The Media and Cancer Overkill: Suddenly, Having Cancer is "In"

Beth Brophy Health Guide
  • While I was undergoing breast cancer treatment, I was not invited to a social event given by a friend’s wife because she did not want her happy event marred by a guest who looked visibly ill. While her behavior was extreme, and an unusual contrast to the barrage of support and love I received from so many friends, relatives and colleagues, obviously I haven’t forgotten about it. And I can’t help thinking about it, this week, as cancer seems to have become the newest hot media topic.

    I can’t watch the news, read the newspaper or a magazine, without someone else coming forward to discuss their experience living with cancer. I had to smile this morning, as I read about Elizabeth Edwards saying that she’s sick of reading about herself every time she opens the newspaper. Suddenly, having cancer is "in."
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    The examples abound. Last week, on NBC Nightly News, correspondent Anne Thompson revealed to viewers that she had a breast cancer diagnosis last year that she suddenly felt the need to share. Two out of the three newsweekly cover stories this week--Newsweek and US News-- are about staff members and their cancer diagnosis and treatments. Time’s cover is on global warning--didn’t anyone there have a brush with cancer?--but there is a three-pager on living with cancer. Both of the NY Times op-ed pages yesterday were devoted to the theme, “Humans vs. Cancer: Who’s Winning Now?"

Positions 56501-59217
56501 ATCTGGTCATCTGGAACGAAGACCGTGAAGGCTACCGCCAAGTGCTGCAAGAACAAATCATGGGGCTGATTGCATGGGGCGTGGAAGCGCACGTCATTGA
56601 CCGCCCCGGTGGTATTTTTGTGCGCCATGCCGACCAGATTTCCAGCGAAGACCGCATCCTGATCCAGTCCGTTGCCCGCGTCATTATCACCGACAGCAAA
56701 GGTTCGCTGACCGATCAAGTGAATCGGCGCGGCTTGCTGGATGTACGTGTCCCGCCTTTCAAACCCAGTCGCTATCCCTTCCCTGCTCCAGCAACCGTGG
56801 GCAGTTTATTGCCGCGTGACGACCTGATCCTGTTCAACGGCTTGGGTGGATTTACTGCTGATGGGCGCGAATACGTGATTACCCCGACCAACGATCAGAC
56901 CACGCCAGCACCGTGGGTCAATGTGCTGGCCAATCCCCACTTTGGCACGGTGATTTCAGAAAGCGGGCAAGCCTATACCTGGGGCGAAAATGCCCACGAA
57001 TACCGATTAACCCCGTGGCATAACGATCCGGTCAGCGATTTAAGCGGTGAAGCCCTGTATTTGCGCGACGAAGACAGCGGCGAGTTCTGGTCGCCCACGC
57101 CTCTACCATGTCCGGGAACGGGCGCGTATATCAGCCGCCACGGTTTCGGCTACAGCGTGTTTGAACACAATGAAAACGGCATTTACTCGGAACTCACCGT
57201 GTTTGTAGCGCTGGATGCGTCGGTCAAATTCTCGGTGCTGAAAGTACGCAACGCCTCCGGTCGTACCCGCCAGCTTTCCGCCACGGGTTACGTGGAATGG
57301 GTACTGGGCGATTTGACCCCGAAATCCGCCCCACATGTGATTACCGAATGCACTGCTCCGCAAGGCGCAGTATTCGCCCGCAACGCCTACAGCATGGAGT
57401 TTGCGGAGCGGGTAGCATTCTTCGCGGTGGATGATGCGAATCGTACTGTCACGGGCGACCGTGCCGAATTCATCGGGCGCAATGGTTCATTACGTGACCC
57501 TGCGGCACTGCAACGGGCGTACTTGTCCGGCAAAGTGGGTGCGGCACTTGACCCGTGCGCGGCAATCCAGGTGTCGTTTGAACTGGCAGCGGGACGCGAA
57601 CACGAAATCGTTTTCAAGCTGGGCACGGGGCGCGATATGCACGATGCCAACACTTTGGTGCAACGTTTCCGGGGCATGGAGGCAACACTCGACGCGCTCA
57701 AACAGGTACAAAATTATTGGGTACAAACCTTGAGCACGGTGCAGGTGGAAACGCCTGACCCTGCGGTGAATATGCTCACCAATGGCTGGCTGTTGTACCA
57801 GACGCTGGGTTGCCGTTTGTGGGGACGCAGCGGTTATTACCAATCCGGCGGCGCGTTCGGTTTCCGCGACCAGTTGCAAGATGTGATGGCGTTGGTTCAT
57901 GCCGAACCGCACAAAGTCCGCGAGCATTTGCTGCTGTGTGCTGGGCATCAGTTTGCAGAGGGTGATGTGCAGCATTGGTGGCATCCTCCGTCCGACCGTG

Don’t get me wrong—I’m not really complaining. What person who has experienced cancer doesn’t love to read these stories? I find most of them fascinating. I particularly recommend Jonathan Alter’s compelling Newsweek piece about his lymphoma. And I couldn’t agree more with Betty Rollin’s NY Times op-ed yesterday, about how when she had breast cancer and a recurrence--in 1975 and 1984--it was a time of whispers and lies and loneliness. Nobody discussed cancer, which made her miserable and lonely.

    Rollins is right: Even if cancer is a club that nobody wants to join, how much better it is, these days, for everyone, that there is a national conversation about living with cancer. And if the price we have to pay for that openness is several weeks or more of over-sharing--too many personal stories--I’ll take the overkill. There are probably still some people, like my friend’s wife, who don’t want cancer patients at their parties, but surely their numbers must be diminishing these days


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    Dear Elizabeth Edwards: Thoughts from Breast Cancer Patients, Survivors and Families


Published On: April 02, 2007